The Republican and Democratic candidates for governor are now set to participate in two debates, one more than the two agreed to as of Wednesday. But GOP nominee Dick Posthumus is still calling for nine debates, a claim his opponent’s campaign said is disingenuous.

Paul Wong
Paul Wong

Talks had broken down Wednesday with the appearance that there would be only one debate. Although the two debates between the Republican lieutenant governor and Democratic attorney general are certain, there is talk of a third.

Posthumus and Granholm are expected to face off Oct. 7 on Grand Rapids’ WOOD-TV and in an untelevised debate at the Economic Club of Detroit Oct. 15. Posthumus spokesman Sage Eastman said the two camps have agreed to do a debate on Saginaw’s WNEM-TV, but no date has been set.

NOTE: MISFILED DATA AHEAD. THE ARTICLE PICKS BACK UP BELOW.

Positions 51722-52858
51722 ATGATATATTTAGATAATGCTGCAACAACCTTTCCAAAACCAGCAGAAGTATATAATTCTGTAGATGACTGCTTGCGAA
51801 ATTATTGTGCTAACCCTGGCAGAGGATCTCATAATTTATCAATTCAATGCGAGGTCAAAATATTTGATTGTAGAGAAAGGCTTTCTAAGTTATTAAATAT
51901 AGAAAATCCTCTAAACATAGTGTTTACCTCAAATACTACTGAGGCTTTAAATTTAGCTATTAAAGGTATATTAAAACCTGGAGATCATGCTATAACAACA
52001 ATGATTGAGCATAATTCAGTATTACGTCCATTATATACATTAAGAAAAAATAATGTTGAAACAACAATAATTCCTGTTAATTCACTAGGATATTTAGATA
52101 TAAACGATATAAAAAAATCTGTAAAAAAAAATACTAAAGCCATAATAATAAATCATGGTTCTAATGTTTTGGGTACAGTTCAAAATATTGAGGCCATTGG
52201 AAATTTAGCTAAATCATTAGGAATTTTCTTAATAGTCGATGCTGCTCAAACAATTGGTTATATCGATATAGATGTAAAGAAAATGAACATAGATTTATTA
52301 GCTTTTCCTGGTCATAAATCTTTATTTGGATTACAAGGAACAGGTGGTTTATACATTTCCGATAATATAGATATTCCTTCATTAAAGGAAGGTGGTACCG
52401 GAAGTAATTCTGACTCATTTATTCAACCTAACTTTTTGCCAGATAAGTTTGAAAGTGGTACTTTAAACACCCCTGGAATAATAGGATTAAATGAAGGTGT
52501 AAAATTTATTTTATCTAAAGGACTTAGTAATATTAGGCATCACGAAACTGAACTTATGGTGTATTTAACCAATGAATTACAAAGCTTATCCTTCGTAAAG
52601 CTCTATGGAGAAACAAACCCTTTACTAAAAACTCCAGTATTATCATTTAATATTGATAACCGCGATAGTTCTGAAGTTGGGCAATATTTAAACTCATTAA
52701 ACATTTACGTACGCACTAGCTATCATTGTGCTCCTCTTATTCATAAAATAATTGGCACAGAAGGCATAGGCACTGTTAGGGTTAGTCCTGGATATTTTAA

Granholm, the front-runner in the race, yesterday rebuffed the idea of nine debates. It has been a long practice in politics of frontrunners wanting fewer debates than their underdog opponents.

“That’s a joke,” Granholm spokesman Chris De Witt said. “During the debate negotiations, they only talked about three.”

No televised debate is expected for the metropolitan area, which has the Posthumus campaign irked.

Granholm “doesn’t want to come to Detroit where most of the voters are,” Eastman said. “And why should she if she’s going to tell them she’s going to raise their taxes.”

Granholm has previously said she would like to “tweak” Proposal A, the successful 1994 ballot proposal that froze property taxes and prevented local school districts from holding elections to raise property millages. Granholm denies any tweaking would involve potential tax increases.

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